„Big Data and Society“ – kleine Spekulation über eine neue Zeitschrift

Der Big-Data-Hype bringt mittlerweile nicht mehr nur kritische publizistische Wortmeldungen zutage, sondern führt auch zur Gründung neuer wissenschaftlicher Journals. Gerade im Fall von „Big Data and Society“ dürfte es spannend werden, welchen Tonfall das Editorial Team und die Herausgeberin Evelyn Ruppert vom Londoner Goldsmiths College anschlägt. Mein Tipp wäre ja – ob der beteiligten digital sociologists, Medienwissenschaftler und Geografen -, dass man methodische Innovation und kritische Analysen miteinander verbinden wird. Dabei dürfte eine pragmatisch-positive, teils auch datenkritische Grundhaltung intendiert sein, die von vorneherein das Verschwimmen quantitativer und qualitativer Ansätze diagnostiziert. Lustigerweise wird im Request for Submissions zur ersten Ausgabe die Analyse sozialer Netzwerke (SNA) als ‚alte‘ Theorie verstanden. Es wird selber eine Art wissenschaftliches Experiment sein, welche Themen aus der enzyklopädischen Gründungsliste wirklich durchstarten werden, und welche Balance das rein digital im Open Access erscheinende Journal (für das bis 2017 auch keine processing fees für AutorInnen anfallen) insgesamt anstrebt.

Auffällig ist die in der Forschung zu „Daten“ offenbar zum Goldstandard werdende Konzentration auf Medienpraktiken, die hier als „Big Data practices“ verstanden werden.  Es schwebt offenbar ein neuer „practice turn“ in der Luft. Das Editorial hält fest, „BD&S moves beyond usual notions of Big Data and treats it as an emerging field of practices that is not defined by but generative of (sometimes) novel data qualities such as high volume and granularity and complex analytics such as data linking and mining. […] Critically, rather than settling on a definition the Journal makes this an object of interdisciplinary inquiries and debates explored through studies of a variety of topics and themes.“ Methodisch wird ein Zugriff nahegelegt, der quasi in „Doppelzange“ empirische digitale Methoden – die durch das Journal auch medientechnisch unterstützt werden – und etablierte sozial- und kulturwissenschaftliche textuell-kritische Herangehensweisen kombiniert.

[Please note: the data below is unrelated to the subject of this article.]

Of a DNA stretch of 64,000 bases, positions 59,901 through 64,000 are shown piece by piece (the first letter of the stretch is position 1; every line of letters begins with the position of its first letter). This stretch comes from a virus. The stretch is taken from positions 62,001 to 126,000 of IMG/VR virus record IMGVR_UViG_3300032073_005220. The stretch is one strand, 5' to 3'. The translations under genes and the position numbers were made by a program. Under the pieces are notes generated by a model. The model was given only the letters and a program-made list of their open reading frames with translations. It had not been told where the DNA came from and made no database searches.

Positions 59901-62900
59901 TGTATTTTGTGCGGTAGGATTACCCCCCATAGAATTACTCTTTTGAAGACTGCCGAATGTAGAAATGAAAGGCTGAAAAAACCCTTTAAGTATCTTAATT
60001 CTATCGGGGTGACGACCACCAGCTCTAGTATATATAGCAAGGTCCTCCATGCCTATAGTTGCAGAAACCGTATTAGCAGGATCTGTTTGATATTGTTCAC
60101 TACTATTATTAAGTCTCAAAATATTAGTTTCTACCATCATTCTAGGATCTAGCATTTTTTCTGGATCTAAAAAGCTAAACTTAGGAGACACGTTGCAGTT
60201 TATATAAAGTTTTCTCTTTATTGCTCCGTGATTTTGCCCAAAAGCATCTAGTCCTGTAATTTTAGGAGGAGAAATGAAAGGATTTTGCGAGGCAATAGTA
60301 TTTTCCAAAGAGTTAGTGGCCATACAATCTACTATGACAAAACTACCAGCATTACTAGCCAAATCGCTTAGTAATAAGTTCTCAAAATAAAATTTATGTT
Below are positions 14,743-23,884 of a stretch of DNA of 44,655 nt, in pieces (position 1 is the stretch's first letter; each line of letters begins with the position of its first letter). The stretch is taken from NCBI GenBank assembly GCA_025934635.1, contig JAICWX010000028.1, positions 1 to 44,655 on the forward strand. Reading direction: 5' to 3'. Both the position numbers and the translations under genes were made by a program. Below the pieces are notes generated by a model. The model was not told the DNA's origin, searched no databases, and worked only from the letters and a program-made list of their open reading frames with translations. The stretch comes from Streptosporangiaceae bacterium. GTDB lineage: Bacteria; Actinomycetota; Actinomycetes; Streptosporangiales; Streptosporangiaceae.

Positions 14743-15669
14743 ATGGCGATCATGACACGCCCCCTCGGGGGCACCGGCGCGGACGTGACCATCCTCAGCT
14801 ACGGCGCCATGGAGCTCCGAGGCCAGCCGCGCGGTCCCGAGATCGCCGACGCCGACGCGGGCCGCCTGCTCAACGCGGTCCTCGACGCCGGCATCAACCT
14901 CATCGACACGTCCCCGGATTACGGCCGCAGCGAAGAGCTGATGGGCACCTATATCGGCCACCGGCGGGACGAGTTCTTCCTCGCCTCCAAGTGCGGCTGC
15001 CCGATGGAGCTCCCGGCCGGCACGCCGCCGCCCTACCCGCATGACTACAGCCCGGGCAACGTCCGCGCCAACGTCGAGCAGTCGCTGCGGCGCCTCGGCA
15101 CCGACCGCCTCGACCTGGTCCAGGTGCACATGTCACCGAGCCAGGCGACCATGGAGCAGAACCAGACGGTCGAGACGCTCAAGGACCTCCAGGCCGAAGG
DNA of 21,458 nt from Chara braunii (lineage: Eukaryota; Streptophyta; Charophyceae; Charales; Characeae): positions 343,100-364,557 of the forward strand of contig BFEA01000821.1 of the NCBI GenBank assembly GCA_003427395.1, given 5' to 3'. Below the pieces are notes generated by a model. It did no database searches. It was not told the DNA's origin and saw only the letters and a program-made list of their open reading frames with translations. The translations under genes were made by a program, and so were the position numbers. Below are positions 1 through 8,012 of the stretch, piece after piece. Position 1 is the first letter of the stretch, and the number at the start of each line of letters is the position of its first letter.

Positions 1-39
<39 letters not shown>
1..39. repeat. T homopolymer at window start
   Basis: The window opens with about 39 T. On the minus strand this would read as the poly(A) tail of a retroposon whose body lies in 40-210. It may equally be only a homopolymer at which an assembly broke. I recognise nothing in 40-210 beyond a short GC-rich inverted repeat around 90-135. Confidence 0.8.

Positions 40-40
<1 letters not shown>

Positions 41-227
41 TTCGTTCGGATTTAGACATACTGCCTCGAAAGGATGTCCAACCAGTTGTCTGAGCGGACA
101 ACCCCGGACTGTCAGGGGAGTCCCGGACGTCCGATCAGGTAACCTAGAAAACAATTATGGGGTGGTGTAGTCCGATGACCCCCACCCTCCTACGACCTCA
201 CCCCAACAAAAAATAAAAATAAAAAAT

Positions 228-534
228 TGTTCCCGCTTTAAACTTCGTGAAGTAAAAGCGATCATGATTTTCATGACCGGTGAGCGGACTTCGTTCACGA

Nun verorte sich jede/r selbst in folgender Aufzählung, die das Feld rastern soll:

Data Methods

  • Methodological innovations in data-driven and computational social sciences.
  • Experiments with data representation, visualisation, sonification, and simulation, etc.
  • Testing and revising of ‘old’ theories such as social network analysis.
  • Combining and mixing methods from ethnographies to scraping digital content. Mixed method approaches that ground results from extensive data analysis with more intensive (e.g., ethnographic, focus groups) fieldwork.
  • The blurring of the distinction between qualitative and quantitative methods.
  • Repurposing digital data generated by online devices for social scientific research.
  • Innovating computationally literate social science analyses of Big Data.
  • Rethinking statistical techniques of probability, correlation, sampling, etc.
  • Experiments with different modalities of data generation: mobile phones, environmental sensors, tablets, computers, RFID tags, etc.
  • The entwinement of data, methods and theories and challenging claims about the rawness of data and the neutrality of methods.

Data Epistemologies

  • Understandings of the knowledge and epistemic processes in the age of Big Data – reconsidered from a descriptive as much as from a normative point of view.
  • New ways of knowing that Big Data introduces such as experiencing and sensing worlds (e.g., aesthetics, active visualizations, stereoscopic 3D).
  • Representational and performative implications of new Big Data-enabled epistemic processes.
  • The theoretical implications of data driven and inferential social sciences that challenge claims about the ‘end of theory’.
  • Genealogies of data in the natural and social sciences that explore what is ‘new’ about Big Data.
  • Ethnographies of software development and deployment.
  • Rethinking basic theoretical assumptions of the social sciences such as classical questions of social order (individual/society, micro/macro).